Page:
A central mechanism of analgesia in mice and humans lacking the sodium channel NaV1.7. Academic Article uri icon


  • Deletion of SCN9A encoding the voltage-gated sodium channel NaV1.7 in humans leads to profound pain insensitivity and anosmia. Conditional deletion of NaV1.7 in sensory neurons of mice also abolishes pain, suggesting that the locus of analgesia is the nociceptor. Here we demonstrate, using in vivo calcium imaging and extracellular recording, that NaV1.7 knockout mice have essentially normal nociceptor activity. However, synaptic transmission from nociceptor central terminals in the spinal cord is greatly reduced by an opioid-dependent mechanism. Analgesia is also reversed substantially by central but not peripheral application of opioid antagonists. In contrast, the lack of neurotransmitter release from olfactory sensory neurons is opioid independent. Male and female humans with NaV1.7-null mutations show naloxone-reversible analgesia. Thus, inhibition of neurotransmitter release is the principal mechanism of anosmia and analgesia in mouse and human Nav1.7-null mutants.Copyright © 2021 The Authors. Published by Elsevier Inc. All rights reserved.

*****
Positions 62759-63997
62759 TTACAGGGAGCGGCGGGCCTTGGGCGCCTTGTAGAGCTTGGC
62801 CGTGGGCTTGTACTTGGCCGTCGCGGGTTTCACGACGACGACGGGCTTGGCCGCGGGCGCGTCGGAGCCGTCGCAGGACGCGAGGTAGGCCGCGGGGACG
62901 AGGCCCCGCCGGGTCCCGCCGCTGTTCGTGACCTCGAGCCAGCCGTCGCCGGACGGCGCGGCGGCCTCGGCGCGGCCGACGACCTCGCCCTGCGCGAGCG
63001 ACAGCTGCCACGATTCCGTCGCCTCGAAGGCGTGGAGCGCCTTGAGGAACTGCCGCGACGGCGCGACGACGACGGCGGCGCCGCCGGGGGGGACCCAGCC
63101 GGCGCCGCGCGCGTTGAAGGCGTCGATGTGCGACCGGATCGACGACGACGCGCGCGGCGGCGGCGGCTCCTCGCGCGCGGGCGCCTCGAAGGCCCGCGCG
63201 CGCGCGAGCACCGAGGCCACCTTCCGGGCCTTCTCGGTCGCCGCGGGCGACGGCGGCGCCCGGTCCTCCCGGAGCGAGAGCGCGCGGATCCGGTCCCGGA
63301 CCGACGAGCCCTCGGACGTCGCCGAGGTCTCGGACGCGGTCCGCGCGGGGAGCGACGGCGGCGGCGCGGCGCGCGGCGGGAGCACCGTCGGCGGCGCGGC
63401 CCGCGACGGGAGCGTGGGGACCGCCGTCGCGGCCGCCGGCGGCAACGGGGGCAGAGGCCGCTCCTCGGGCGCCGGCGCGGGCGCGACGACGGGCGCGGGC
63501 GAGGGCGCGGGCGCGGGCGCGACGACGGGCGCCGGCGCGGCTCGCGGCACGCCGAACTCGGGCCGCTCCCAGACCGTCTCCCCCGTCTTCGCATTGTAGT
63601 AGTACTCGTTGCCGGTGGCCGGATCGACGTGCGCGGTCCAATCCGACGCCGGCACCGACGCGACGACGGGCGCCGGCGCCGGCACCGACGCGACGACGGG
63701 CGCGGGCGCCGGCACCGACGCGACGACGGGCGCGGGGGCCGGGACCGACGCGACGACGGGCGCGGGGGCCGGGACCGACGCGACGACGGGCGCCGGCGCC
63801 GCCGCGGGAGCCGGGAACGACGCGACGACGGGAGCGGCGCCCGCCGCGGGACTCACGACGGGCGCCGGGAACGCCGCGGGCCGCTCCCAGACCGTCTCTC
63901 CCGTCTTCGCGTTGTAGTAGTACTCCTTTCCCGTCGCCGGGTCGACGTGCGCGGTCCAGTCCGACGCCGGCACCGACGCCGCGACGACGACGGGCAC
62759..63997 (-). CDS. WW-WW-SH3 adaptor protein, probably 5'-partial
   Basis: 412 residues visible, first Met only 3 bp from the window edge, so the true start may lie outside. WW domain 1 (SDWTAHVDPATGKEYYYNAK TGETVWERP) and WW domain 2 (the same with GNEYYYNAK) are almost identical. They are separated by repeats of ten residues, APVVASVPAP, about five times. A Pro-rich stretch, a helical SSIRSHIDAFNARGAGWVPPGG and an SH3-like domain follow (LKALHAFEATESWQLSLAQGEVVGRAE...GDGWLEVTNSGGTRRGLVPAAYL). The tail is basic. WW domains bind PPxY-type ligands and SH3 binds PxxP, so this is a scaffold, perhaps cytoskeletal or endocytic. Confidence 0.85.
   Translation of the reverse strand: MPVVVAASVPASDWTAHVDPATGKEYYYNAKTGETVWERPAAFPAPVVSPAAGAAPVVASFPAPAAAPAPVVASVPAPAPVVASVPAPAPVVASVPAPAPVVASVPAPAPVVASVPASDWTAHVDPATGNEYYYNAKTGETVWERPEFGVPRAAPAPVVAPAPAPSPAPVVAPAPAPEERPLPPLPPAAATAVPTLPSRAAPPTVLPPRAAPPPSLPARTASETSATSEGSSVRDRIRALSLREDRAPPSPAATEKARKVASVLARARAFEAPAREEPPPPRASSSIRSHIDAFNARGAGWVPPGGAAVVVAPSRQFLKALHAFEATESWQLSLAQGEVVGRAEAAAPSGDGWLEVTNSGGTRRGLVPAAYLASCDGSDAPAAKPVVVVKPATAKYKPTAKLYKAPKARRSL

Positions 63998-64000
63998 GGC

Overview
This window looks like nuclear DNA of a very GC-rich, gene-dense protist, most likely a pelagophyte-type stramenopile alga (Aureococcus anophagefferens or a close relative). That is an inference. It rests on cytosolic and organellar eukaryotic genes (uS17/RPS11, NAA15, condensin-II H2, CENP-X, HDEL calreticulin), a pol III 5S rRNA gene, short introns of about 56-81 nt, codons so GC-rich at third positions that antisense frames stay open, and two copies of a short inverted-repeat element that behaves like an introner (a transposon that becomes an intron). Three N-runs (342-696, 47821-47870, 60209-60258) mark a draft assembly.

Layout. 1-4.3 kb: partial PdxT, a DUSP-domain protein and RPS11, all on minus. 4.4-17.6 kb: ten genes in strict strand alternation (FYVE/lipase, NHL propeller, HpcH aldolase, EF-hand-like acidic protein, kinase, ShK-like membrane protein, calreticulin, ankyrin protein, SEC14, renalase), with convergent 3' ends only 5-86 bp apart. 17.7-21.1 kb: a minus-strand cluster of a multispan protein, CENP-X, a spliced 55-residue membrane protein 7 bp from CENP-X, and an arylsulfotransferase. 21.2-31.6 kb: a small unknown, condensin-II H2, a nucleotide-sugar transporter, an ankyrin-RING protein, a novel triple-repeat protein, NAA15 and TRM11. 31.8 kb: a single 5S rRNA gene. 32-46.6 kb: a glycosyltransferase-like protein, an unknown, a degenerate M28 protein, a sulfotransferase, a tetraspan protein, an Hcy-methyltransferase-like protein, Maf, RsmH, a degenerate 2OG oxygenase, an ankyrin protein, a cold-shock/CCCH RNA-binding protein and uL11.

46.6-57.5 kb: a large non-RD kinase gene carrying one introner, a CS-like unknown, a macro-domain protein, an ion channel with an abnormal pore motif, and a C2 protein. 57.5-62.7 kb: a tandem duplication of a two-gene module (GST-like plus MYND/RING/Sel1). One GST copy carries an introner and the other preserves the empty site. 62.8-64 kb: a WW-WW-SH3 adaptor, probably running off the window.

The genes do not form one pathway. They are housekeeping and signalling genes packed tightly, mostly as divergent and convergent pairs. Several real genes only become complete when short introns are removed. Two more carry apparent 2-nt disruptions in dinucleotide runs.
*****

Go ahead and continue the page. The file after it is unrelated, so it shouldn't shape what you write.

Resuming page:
publication date

  • December 2021

published in